“The congressman is incredibly proud and grateful to have a quarter of the House Republican Conference supporting his legislation, and he will not be deterred by misinformation or nefarious intent in his pursuit both to protect the rights of the Americans’ Second Amendment and to fully preserve Pittman-Robertson,” she said via email.

While it’s clear that many of the bill’s sponsors have fielded angry calls and letters from voters, few have endured as much heat as Rep. Matt Rosendale (R-Mont.). More than a dozen hunting, fishing, angling and conservation groups in his home state have signed a letter urging the congressman to rescind his support, The Daily Montanan reported.

Rosendale still supports the bill. And in a recent town hall meeting by telephone, he would have called the measure a “win-win” and said it had his support because it would reduce the cost of firearms and ammunition.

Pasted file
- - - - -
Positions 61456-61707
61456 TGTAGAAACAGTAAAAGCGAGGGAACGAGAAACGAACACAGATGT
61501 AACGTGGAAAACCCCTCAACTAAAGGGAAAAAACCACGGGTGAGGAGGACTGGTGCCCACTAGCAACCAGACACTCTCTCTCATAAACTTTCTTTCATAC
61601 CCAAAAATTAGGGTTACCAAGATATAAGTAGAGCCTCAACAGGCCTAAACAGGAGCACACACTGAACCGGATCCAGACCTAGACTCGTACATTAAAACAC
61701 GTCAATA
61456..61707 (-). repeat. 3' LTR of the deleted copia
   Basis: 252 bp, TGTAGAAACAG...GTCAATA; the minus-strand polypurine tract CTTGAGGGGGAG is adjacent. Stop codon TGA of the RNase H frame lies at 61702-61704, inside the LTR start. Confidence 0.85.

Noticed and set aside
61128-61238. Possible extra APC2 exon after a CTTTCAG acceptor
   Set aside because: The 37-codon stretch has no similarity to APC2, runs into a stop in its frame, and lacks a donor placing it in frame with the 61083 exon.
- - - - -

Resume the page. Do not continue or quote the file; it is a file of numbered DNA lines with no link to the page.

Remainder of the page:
Again, the tax is paid by manufacturers and importers, not consumers. And though Rosendale and others tout the potential savings for gun owners, they threatened to upend a decades-old framework for funding conservation across the country.

In May, well before the bill was introduced, a group of more than 40 hunting, outdoor recreation and gun advocacy organizations sent a letter to Senate and House leaders warning against any change to the status quo.

“We are united in our shared support for the current ‘user-pays-public benefits’ wildlife funding system,” reads the letter, which includes signatures from the National Shooting Sports Foundation, Ducks Unlimited and the Boone and Crockett Club. “Among other things, generating all Pittman-Robertson funding from alternative sources would negatively impact our community’s unique relationship with state fish and wildlife agencies. Without the financial contributions of athletes and sports industry, the seat occupied at the decision-making table of hunters and recreational shooters risks being lost.